Format

Send to

Choose Destination
See comment in PubMed Commons below
FEMS Microbiol Lett. 2006 Jul;260(1):1-8.

Truffles: much more than a prized and local fungal delicacy.

Author information

  • 1Istituto per la Protezione delle Piante del CNR, Sezione di Torino, Torino, Italy. a.mello@ipp.cnr.it

Abstract

Truffles are hypogeous fungi which live in symbiosis with plant host roots in order to accomplish their life cycle. Some species, such as Tuber magnatum Pico, the 'white truffle', and Tuber melanosporum Vittad., the 'black truffle', are highly appreciated in many countries because of their special taste and smell. The great demand for the black and white truffles, the increasing attention towards other species of local interest for the rural economy (such as T. aestivum) together with a drop in productivity, have stimulated researchers to develop projects for a better understanding of the ecology of truffles by exploiting the new approaches of environmental microbiology and molecular ecology. Specific primers have been developed to identify many morphologically similar species, the distribution of T. magnatum has been followed in a selected truffle-ground, the phylogeography of T. melanosporum and T. magnatum has been traced, and the microorganisms associated with the truffles and their habitats have been identified.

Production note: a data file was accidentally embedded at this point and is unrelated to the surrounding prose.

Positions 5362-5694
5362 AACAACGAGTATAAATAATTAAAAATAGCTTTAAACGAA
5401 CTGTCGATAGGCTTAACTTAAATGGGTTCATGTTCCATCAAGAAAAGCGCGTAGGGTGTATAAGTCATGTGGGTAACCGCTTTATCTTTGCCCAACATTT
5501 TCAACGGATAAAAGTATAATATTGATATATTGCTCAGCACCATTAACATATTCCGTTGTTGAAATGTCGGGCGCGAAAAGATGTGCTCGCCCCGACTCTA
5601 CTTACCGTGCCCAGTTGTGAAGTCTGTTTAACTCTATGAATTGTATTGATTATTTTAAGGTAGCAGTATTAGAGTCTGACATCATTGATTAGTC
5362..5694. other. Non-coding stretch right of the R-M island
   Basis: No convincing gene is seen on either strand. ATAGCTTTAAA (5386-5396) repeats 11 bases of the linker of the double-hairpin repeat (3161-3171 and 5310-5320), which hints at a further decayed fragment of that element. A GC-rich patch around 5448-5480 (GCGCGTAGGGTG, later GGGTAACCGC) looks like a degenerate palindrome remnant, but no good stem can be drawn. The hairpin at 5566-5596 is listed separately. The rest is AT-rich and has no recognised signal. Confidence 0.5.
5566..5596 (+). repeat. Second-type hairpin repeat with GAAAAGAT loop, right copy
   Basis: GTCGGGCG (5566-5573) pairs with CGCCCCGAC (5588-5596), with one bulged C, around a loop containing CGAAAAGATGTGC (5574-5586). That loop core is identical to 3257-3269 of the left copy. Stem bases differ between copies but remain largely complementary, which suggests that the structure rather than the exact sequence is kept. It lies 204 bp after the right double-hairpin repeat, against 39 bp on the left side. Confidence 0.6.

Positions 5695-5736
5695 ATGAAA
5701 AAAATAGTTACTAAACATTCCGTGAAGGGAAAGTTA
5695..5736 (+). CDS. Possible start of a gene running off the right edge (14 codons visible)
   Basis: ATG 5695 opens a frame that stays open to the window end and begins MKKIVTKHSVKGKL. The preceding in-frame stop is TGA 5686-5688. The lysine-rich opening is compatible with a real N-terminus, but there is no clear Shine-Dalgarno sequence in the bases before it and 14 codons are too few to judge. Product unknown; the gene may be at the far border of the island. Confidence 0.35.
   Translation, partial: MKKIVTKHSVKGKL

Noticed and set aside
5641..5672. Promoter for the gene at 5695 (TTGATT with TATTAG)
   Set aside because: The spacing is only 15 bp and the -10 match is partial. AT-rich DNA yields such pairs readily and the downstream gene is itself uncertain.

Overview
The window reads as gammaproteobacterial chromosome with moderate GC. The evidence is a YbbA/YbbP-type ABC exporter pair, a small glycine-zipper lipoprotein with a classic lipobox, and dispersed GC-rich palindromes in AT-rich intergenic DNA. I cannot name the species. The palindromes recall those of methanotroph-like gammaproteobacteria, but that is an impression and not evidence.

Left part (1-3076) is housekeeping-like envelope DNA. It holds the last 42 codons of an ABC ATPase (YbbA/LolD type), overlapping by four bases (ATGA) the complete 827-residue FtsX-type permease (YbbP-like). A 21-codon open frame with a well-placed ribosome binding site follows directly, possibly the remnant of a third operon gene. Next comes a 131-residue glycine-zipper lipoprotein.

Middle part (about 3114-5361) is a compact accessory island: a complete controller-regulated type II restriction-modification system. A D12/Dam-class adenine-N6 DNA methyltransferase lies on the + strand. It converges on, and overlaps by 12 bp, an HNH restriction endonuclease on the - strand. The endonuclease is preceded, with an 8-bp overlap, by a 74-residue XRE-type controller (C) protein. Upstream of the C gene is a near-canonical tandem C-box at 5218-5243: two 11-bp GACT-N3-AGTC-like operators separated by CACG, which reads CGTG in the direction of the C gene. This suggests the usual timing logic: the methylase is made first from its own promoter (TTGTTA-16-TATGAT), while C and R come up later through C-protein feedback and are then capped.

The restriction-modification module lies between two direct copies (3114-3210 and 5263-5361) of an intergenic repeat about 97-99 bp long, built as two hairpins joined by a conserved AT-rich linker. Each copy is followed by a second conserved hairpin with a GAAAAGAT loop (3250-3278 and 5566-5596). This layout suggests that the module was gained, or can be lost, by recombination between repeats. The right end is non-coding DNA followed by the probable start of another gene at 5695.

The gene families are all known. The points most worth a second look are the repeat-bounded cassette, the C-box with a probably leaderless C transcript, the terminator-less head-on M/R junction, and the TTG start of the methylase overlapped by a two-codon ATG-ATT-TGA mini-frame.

[PubMed - indexed for MEDLINE]
Free full text
PubMed Commons home

PubMed Commons

0 comments
How to join PubMed Commons

    Supplemental Content

    Full text links

    Icon for HighWire
    Loading ...
    Write to the Help Desk